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Mario Vargas Llosa. Travesuras de la nina mala.

Mario Vargas Llosa. Travesuras de la nina mala. Lima, Peru. Alfaguara. 2006. 375 pages. ISBN 9972-847-97-7

RICARDO SOMOCURCIO, the protagonist of Travesuras de la nina mala, Mario Vargas Llosa's recent novel, is a middle-class Peruvian whose sole ambition since early in life was to live in Paris. Ricardo sees his dream come true when he moves to the French capital in the early 1960s, making a living as a translator. During his teenage years in Lima in the 1950s, he meets Lily, a flirtatious adolescent, known as la chilenita, with whom he falls madly in love. However, when Lily's false identity as a Chilean is suddenly revealed, she disappears. There begins the long amorous saga between Ricardo and la nina mala that lasts four decades, during which time she will change her identity repeatedly. La nina mala will first reappear in Paris in the early 1960s, as la camarada Arlette, on her way to revolutionary Cuba. From Cuba, she will return to Paris as Madame Arnoux, after marrying a French diplomat in Havana. Later, Ricardo finds her again in London in the 1970s, this time as Mrs. Richardson, the wife of a British aristocrat, and yet once more in Tokyo, where she is known as Kuriko, the lover of a sordid Japanese mobster. Each new meeting between the two lovers reignites Ricardo's love frenzy, until the mysterious nina mala turns into an obsession that controls his heart and mind.

Humor and tragedy are carefully woven in a linear narrative depicting a relationship filled with treason, melodrama, and eroticism. Through la nina mala's multiple identities, Vargas Llosa also pays homage to one of his literary masters, Gustave Flaubert, who in L'education sentimentale includes an adventurous character known as Madame Arnoux. Much like la nina mala, Madame Arnoux appears and disappears in the life of Frederic Moreau.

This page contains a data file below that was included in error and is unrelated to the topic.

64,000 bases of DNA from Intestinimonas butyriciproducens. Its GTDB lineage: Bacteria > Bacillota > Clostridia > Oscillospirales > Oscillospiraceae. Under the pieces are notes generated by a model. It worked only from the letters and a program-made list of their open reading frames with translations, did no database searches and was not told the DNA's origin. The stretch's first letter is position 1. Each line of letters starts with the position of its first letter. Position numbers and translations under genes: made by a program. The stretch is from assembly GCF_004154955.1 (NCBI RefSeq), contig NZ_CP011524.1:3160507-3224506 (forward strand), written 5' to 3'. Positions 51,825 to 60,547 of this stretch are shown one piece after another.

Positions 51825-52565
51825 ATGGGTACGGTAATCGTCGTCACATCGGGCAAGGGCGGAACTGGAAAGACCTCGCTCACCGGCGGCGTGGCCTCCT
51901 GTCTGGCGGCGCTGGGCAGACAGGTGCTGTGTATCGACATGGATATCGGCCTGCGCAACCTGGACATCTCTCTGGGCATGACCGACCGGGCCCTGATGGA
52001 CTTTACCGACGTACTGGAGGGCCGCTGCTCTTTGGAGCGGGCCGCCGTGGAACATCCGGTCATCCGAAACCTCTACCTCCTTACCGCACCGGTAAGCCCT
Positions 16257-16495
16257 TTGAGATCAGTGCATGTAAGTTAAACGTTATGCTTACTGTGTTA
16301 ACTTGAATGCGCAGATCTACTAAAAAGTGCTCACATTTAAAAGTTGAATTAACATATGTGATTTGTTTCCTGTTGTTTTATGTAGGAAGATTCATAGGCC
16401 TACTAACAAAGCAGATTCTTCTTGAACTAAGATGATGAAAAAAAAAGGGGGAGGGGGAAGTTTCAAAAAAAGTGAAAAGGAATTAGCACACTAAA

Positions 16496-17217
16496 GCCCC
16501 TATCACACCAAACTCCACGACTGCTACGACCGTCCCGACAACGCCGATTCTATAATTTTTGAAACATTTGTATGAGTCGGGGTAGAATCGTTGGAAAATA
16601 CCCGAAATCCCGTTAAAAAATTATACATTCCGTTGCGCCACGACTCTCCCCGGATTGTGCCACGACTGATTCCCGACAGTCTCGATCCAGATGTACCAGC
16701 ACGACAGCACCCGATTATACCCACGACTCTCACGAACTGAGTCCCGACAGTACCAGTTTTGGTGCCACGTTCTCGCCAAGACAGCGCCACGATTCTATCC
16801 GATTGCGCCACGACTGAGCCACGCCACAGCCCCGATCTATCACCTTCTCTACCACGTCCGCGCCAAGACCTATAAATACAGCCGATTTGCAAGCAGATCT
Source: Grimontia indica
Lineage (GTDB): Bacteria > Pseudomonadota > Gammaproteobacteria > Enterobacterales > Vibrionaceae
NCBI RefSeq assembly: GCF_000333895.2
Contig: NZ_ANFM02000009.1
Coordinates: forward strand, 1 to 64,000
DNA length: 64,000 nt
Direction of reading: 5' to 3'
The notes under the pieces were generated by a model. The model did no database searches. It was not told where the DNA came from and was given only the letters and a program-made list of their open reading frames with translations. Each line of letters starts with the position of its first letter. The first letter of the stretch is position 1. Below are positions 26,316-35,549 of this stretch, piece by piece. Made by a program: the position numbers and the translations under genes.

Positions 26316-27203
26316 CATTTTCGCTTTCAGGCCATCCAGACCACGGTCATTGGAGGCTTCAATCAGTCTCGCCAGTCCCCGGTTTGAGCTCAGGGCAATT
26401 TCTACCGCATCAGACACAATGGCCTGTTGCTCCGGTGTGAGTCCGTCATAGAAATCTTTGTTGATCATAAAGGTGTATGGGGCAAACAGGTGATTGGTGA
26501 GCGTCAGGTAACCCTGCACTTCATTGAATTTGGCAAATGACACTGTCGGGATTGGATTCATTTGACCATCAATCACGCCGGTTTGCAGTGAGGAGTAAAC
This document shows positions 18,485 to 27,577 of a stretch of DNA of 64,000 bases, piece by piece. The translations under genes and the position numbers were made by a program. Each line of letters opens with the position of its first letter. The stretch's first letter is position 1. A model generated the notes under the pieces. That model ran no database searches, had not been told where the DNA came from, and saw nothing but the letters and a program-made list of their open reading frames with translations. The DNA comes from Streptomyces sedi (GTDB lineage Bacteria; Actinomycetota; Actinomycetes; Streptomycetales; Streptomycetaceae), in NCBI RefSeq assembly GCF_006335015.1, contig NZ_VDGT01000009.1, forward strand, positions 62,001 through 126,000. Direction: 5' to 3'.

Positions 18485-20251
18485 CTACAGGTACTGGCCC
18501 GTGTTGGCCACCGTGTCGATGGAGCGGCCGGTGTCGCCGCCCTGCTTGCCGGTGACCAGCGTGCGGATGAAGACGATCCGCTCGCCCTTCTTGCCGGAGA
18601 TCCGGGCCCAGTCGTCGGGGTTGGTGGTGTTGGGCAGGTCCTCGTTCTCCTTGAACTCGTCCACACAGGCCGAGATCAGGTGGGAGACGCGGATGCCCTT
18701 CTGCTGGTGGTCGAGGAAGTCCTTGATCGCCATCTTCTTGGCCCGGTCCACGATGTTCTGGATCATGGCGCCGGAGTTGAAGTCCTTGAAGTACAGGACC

Vargas Llosa's novel also chronicles important political and social events in contemporary Europe (i.e., Paris as the haven for many Latin American revolutionaries of the 1960s; the swinging London of the 1970s; the post-Franco Spain of the 1980s). At the same time, Peru's unstable political history, ranging from military regimes in the 1960s to fragile democratic governments in the 1980s, is also portrayed.

A novel of lighthearted, humorous moments, with many dramatic twists and turns in its plot, Travesuras de la nina mala also reflects on the craft of fiction. As the novel progresses, Ricardo's identity as a translator quietly evolves into that of an author. As such, he informs the reader of his long amorous saga with Otilia (la nina mala's real name), a woman who has given him through her many identities "el tema de una novela." In turn, la nina mala becomes a tragic heroine in the best tradition of many rebels of the nineteenth-century European novel. Like Emma Bovary, she is a woman with a nonconformist lifestyle who lives not only according to her own moral code but is also willing to go down in life defending her staunch individualism.

In Travesuras de la nina mala, Vargas Llosa once again displays his well-known talent as a storyteller and puts together a fine work about the many faces of love, twentieth-century history, and the art of fiction.

Cesar Ferreira

University of Wisconsin, Milwaukee
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Author:Ferreira, Cesar
Publication:World Literature Today
Article Type:Book review
Date:Jul 1, 2007
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